Tough & Fast The ContourHD’s body is made of anodized aluminum and tough. It is water, shock, vibration and impact resistent. The HD camcorder boots up in under 5 seconds and has fast transfer speeds: “Transferring gigabytes of videos only takes a few minutes.”
Do you remember SED? SED stands for Surface-conduction Electron-emitter Display. SED technology was developed by Toshiba and Canon that had the picture quality of a CRT but with a thickness of a LCD. As you can see from the diagram above, SED dramatically thins the basic CRT design that generates high picture quality: blacker blacks than even a KURO. SED was thought dead after taking legal bullets from Applied Nano Technologies. But Canon appealed and won and then bought Toshiba’s stake in SED. Read “SED Back on Track” for the full story.
Now comes news from Peter Putman at Roam Consulting in his Display Daily article “NAB 2009: The Season of Their Discontent” that SED is alive and well.
… a source within Canon told me at the show that the SED is still very much alive as a pro monitor technology. Indeed, a Canon SED engineer from Japan was quietly making the rounds in the Las Vegas Convention Center to scope out the competition.
If SED is indeed alive and well, we can expect it to have died a TV and resurrected as a professional monitor for the broadcast market. I’m sure it will be quite expensive: unfortunate, but at least there is hope that some day a SED pro monitor will end up on eBay for a more reasonable price.
Samsung I7500 Specifications
Display: 3.2″ Touch AMOLED (Active Matrix OLED)
Pixel Format: 320 x 480 (same as Apple’s iPhone)
Camera: 5 Megapixel with LED Flash
Connectivity: Quad-band GSM, Tri-band HSDPA (900/1700/2100MHz), WiFi, GPS
Storage: 8GB Internal, MicroSD up to 32GB
Battery: 1500mAh Lithium Ion
Dimensions: 115 x 56 x 11.9mm (4.5 x 2.2 x 0.47″)
Raising the Bar Samsung is advancing the top-of-the-line with its I7500, announced on April 27, 2009. The Samsung I7500 will be available in major European countries from June 2009. There are two fantastic features of the I7500: one is hardware and the other is software.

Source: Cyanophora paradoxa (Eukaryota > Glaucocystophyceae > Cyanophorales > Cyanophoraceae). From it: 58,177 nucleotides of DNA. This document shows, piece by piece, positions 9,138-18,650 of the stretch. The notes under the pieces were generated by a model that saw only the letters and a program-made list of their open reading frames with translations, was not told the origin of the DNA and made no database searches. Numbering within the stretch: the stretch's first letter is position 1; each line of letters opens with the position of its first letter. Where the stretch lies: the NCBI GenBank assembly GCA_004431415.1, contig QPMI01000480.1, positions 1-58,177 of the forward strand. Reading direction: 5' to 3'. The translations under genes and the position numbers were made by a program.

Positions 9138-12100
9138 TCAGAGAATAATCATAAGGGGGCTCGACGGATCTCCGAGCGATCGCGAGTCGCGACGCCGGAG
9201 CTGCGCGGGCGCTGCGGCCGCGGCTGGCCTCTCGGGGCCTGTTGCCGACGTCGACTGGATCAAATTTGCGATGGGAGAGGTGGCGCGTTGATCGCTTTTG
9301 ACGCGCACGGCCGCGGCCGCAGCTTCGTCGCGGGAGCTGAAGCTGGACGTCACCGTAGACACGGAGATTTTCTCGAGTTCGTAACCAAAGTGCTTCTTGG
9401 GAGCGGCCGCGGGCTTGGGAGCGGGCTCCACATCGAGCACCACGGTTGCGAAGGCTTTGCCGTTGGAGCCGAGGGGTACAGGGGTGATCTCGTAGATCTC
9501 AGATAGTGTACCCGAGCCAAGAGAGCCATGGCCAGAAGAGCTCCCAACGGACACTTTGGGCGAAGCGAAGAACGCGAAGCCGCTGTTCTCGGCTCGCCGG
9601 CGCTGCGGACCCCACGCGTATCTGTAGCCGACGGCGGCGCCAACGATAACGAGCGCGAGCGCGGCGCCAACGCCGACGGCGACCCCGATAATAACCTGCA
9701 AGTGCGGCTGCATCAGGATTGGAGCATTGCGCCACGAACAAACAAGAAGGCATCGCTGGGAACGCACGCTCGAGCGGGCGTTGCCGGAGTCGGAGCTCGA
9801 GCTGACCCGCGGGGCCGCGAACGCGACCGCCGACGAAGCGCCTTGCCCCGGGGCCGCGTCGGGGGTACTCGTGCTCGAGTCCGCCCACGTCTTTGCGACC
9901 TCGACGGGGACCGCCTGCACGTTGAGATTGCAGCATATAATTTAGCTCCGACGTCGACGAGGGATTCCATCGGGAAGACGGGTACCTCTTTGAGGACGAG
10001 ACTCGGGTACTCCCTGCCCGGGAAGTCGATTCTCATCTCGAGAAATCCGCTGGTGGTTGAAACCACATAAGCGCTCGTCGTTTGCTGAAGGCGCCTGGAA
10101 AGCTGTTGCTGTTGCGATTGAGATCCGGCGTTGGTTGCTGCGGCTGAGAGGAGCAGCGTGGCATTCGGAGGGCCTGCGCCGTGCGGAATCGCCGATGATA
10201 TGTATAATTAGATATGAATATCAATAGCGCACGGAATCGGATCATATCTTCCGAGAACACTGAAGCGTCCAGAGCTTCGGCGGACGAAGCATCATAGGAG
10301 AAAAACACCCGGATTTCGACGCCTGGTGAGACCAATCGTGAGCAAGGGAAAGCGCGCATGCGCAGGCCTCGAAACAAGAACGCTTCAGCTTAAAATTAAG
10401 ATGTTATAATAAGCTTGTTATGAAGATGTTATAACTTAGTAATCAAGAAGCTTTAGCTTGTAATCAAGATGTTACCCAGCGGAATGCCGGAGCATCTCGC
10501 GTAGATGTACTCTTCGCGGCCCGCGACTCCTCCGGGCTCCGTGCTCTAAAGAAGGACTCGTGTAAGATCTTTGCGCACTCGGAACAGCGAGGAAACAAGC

OLED The I7500 sports a 3.2″ touch-enabled AMOLED (Active Matrix OLED) display. OLEDs are great for their great colors, power savings and extreme thinness. The OLED display sports a 320 x 480 pixel format, which is what you find on Apple’s iPhone. But the iPhone is a TFT LCD so most likely photos, videos and everything else will look much better on the I7500.
Android I don’t like Windows Mobile or Symbian. But I do get excited about Android, Google’s open source operating system for smartphones (and Netbook 2.0). Samsung’s I7500 will be the second major smartphone to make use of Android and that should prompt some of you out there to start drooling. I am not sure if the I7500 will feature a slide-out QWERTY keyboard like T-Mobile’s G1.
8GB Unlike most other smartphones (with the iPhone being an exception) the I7500 comes with plenty of storage space: 8GB. And unlike the iPhone it has a MicroSD card slot that can add an additional 32GB.
The touch OLED, Android, Samsung combination will be a potent competitor in the race to be the ultimate smartphone. Availability in the US has not been announced for the I7500 but I’m hoping Samsung will decide to ship it here in the same month of June.
Samsung R522 Specifications
Display: 15″ TFT LCD with LED Backlight (Glossy)
Aspect Ratio: 16:9
Pixel Format: 1366 x 768
Webcam: 2.0 Megapixel
GPU: Intel GMA X4500M HD
Graphics Port: HDMI, VGA
CPU: 2.0GHz Intel Core 2 Duo T6400 with Intel Express GM45 Chipset
RAM: 4GB 800MHz DDR2
HDD: 320GB 5400RPM Hard Disk
Connectivity: USB (3), USB/eSATA (1), Ethernet, ExpressCard/54
Battery: 4-Cell 4000mAh Lithium Ion
Dimensions: 376 x 256 x 37mm (14.8 x 10.1 x 1.5″)
Weight: 2.5kg (5.5lbs)
Glossy 16:9 Samsung‘s R522 is a mainstream notebook PC sporting a 15.6″ TFT LCD with a LED backlight. As you can see from the picture above, it is glossy: a good thing and a bad thing depending on what you like. The 15.6″ LCD features a 16:9 aspect ratio with a pixel format of 1366 x 768: great for watching HD video content via Hulu.
It looks great… It also has a decent base spec, very good connectivity and excellent battery life. However, it is let down by truly dreadful speakers and the lack of both Draft-N Wi-Fi and Bluetooth.
That’s a quote from Trusted Reviews‘ final verdict. I’d like to add a couple more observations.
Weak GPU The R522 is not a graphics powerhouse thanks to the integrated GMA X4500M HD from Intel but it should do quite well as long as you’re not playing the latest graphics-intensive games. There are two graphics ports: HDMI and VGA. I would recommend going with an all-digital connection via the HDMI port for crisp text and graphics.
No Windows, No Atom The new generation of netbooks, Netbook 2.0, will eschew Microsoft’s Windows and Intel’s Atom and instead run on ARM processors and Linux operating systems. Google’s Android, the new open platform operating system for smartphones, is a possibility too. ARM processors are used in almost 90% of mobile phones and naturally sip even less power than Intel’s Atom. According to ARM there could be up to 10 ARM-based netbooks debuting this year. Microsoft will need to sit out since Windows cannot be run on ARM processors at the moment*. Continue reading →